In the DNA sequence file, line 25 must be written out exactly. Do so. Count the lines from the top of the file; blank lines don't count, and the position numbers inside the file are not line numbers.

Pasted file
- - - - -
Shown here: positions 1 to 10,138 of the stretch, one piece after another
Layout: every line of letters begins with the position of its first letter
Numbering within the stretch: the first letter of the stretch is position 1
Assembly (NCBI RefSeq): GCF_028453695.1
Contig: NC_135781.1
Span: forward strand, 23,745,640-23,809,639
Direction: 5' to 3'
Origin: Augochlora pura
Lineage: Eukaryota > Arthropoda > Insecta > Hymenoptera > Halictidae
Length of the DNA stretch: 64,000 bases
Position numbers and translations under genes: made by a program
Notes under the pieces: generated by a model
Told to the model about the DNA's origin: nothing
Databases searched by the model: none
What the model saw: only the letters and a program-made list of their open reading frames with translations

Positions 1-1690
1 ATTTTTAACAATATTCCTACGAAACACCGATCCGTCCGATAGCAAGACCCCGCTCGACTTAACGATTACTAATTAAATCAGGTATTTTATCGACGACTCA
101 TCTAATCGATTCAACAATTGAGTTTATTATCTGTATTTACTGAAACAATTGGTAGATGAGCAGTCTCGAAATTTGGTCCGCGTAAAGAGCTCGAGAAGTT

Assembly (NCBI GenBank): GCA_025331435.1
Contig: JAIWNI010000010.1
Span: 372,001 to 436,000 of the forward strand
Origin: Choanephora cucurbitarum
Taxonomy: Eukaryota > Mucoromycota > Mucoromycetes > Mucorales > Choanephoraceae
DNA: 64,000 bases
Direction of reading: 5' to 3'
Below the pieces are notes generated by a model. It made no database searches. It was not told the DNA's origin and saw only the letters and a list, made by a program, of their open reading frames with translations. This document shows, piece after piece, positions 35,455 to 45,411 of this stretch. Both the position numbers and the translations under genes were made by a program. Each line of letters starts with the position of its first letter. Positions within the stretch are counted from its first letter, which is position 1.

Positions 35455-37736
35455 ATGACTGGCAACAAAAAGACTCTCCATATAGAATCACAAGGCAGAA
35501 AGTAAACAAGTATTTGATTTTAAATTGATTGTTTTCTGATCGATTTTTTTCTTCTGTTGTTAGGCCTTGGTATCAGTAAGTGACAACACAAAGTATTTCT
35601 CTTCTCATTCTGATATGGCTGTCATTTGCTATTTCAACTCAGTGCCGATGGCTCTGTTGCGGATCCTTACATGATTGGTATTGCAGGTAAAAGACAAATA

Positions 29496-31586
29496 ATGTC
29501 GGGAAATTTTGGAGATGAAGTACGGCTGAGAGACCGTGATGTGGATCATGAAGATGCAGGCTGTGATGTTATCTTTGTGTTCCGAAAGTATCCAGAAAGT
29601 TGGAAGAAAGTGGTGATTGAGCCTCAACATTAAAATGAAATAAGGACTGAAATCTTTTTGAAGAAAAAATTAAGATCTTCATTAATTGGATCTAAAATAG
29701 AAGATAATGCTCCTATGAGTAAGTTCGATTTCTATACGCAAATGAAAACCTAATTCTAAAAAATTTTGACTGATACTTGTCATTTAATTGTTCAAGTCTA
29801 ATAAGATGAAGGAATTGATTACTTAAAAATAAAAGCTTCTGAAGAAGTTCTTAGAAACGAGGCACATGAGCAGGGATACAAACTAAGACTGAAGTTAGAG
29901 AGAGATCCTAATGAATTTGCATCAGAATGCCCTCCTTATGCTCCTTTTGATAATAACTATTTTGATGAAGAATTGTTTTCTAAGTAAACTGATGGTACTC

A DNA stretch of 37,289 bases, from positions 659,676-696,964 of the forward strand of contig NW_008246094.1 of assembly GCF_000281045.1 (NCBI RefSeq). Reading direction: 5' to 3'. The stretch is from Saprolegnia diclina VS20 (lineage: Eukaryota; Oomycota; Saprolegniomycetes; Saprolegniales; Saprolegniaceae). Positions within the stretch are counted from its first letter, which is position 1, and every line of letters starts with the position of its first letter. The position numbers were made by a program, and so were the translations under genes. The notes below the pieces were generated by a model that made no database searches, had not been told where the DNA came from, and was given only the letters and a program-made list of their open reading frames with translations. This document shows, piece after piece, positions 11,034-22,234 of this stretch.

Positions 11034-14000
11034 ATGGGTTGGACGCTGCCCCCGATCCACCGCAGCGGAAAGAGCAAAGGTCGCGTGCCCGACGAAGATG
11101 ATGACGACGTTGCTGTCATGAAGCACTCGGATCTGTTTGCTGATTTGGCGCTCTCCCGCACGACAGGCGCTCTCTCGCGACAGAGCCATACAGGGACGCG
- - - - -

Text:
Direction of reading: 5' to 3'